This data reveals that SEA staffers do collaborate across offices and that they seek out research internally and from external sources to inform their recommendations and implementation. This is especially true when it comes to school improvement. The final finding is of particular note; SEA staff sought RBK designed for use, coupled with practitioner knowledge, to help design and refine policies and practices. Too often, policy-makers perhaps anxious to deliver results fail to engage professional educators. SEAs are responsible for the execution of policy; therefore they want to ensure that it will succeed. It seems logical that they would want policy to be grounded in research but contain components that ensure it is actionable. Sound research, with fidelity in implementation, has a high chance of being good public policy.

One example of how SEAs use research in their work comes from Massachusetts. Carrie Conaway from the Massachusetts Department of Elementary and Secondary Education spoke about the adoption of educator evaluation in the Commonwealth. A task force met for eight months before making recommendations to the board. They determined that evaluation should: promote growth and development of leaders and teachers; place student learning at the center, as measured by multiple measures; recognize excellence in teaching and leading; set a high bar for professional teaching status and shorten timelines for improvement. They used research from the start, particularly in determining how to include educator impact on student learning in the evaluation system.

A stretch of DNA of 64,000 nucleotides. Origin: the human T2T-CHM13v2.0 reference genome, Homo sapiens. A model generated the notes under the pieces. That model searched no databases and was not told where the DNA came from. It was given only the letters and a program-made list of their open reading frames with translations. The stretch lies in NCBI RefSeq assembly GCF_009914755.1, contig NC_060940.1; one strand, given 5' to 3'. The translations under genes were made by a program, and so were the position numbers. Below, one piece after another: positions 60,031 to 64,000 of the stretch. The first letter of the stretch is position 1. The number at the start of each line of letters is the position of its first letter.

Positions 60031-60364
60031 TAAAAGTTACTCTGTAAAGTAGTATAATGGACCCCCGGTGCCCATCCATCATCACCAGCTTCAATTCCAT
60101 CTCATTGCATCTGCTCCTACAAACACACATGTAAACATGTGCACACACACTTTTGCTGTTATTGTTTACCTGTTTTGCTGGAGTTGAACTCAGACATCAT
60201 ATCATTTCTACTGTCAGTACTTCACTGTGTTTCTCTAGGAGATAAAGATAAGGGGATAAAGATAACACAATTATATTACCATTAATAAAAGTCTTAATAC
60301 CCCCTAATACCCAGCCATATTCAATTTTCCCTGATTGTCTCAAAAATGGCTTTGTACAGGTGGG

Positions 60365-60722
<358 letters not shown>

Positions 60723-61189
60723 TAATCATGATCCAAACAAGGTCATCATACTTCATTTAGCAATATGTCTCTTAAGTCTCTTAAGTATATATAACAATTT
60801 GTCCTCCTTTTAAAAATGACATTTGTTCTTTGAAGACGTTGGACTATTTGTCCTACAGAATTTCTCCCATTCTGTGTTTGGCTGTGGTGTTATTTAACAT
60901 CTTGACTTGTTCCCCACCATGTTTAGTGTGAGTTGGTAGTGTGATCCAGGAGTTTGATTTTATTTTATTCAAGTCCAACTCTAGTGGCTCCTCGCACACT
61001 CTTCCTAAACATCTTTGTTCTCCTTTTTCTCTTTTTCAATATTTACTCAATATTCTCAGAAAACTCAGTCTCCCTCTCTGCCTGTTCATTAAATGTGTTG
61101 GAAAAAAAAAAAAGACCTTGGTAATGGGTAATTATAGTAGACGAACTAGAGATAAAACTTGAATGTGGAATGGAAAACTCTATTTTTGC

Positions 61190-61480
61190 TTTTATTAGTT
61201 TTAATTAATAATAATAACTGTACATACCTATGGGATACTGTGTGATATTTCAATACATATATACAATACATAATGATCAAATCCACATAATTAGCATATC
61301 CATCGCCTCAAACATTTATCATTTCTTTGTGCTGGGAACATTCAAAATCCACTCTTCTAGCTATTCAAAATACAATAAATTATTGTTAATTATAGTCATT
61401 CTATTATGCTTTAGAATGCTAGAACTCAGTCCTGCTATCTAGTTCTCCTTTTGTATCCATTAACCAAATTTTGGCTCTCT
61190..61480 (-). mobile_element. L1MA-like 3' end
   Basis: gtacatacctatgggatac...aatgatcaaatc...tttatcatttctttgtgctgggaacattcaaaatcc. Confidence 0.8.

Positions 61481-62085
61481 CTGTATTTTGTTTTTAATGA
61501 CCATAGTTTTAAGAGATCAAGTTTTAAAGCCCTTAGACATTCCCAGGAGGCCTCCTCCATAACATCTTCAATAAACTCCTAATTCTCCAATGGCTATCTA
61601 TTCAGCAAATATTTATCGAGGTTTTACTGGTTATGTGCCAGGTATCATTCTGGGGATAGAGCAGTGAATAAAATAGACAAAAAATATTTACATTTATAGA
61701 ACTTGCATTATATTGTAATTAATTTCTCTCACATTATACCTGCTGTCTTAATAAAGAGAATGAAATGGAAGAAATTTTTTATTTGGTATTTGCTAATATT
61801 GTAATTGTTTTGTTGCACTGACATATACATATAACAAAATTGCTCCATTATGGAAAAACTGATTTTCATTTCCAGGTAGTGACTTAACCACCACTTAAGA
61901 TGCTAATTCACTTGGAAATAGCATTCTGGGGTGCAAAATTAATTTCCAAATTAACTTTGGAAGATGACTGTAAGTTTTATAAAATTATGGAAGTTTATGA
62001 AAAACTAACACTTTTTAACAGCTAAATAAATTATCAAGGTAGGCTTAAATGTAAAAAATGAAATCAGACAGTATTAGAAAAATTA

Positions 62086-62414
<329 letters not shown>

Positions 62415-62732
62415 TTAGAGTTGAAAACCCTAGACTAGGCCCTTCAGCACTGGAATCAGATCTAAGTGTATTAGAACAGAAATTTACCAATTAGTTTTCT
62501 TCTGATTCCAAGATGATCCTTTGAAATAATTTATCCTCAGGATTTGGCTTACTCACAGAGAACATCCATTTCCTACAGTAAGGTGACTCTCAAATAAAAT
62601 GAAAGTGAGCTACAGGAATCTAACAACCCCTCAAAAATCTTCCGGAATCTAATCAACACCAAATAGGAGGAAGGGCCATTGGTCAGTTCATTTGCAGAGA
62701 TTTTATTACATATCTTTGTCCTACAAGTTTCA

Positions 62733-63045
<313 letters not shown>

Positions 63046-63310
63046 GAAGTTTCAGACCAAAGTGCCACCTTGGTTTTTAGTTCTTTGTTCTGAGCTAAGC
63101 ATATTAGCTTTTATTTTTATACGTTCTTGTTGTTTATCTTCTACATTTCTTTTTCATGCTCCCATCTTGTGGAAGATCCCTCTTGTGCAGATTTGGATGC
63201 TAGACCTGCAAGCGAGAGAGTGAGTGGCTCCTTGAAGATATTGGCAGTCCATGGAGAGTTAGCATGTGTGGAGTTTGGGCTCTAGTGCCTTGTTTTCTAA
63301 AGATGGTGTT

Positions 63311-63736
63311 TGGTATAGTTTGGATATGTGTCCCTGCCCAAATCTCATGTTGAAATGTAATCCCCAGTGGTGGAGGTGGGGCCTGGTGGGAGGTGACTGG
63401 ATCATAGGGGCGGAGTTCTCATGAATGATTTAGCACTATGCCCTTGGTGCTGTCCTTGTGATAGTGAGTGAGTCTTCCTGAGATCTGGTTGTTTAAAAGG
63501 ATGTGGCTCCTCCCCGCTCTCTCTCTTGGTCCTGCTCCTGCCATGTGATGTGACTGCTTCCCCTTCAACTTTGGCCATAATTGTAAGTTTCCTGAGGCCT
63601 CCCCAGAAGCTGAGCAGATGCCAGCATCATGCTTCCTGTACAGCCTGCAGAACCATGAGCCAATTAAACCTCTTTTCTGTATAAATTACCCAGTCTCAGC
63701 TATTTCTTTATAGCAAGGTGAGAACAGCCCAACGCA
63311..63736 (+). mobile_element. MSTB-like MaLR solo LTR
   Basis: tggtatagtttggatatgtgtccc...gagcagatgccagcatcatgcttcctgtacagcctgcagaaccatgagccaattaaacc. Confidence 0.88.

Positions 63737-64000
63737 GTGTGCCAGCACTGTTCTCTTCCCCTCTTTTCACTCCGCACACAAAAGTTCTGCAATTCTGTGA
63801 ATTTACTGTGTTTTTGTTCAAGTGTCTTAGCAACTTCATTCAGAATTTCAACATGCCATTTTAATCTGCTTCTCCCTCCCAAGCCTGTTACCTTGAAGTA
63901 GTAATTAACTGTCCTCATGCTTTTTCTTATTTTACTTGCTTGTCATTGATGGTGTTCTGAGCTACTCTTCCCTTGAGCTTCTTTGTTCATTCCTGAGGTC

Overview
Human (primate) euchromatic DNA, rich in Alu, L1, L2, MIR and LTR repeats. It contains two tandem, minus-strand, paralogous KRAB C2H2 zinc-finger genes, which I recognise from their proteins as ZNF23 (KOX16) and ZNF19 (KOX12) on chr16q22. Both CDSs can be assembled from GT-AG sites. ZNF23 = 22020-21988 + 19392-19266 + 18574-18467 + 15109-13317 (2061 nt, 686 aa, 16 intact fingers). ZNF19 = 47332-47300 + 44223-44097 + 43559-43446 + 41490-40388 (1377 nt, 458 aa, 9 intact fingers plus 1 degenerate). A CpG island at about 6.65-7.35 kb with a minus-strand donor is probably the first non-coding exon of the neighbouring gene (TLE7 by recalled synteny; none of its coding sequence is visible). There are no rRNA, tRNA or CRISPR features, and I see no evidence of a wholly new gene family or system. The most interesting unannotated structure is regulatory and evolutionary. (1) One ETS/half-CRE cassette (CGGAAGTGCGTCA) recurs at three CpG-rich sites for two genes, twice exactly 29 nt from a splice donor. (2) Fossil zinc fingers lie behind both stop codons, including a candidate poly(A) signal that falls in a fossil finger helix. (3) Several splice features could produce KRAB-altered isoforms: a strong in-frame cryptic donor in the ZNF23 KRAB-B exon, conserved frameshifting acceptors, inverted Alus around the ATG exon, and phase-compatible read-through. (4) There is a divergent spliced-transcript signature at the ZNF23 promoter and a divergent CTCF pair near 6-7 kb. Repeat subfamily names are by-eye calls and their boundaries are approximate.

Research suggested that student impact matters, but determining the percent that it should count in the evaluation was a different question. Given the state assessment system covered only certain subjects and grade levels, they had data that was only relevant for 20 percent of educators. They needed a whole new assessment system to ensure fair evaluation for all educators. Finally, student feedback according to the Measuring Effective Teaching (MET) Study is an accurate reflection of teacher effectiveness, and so Massachusetts is the only state where student feedback is a formal part of the evaluation process. National and state specific research helped shape a complex and rigorous evaluation system that emphasizes improvement and student achievement.

States use of research requires additional attention, especially as education professionals work to implement new policies surrounding Common Core, education technology in the classroom, ESEA waiver requirements, teacher evaluation systems and many other changes in the pipeline. Research networks internal and external clearly support the flow of ideas but the networks must exist, and SEAs need support to find and use research and evidence in policy-making. Putting policies into practice is an art; it requires a goal, an understanding of the system, and an ability to apply lessons and results from studies and research to real life. Though this is hard, often thankless work, SEAs have shown leadership in our collective effort to strengthen student achievement and our public schools.

This content was originally published by Tarsi Dunlop on Learning First Alliance's blog and is posted here with permission.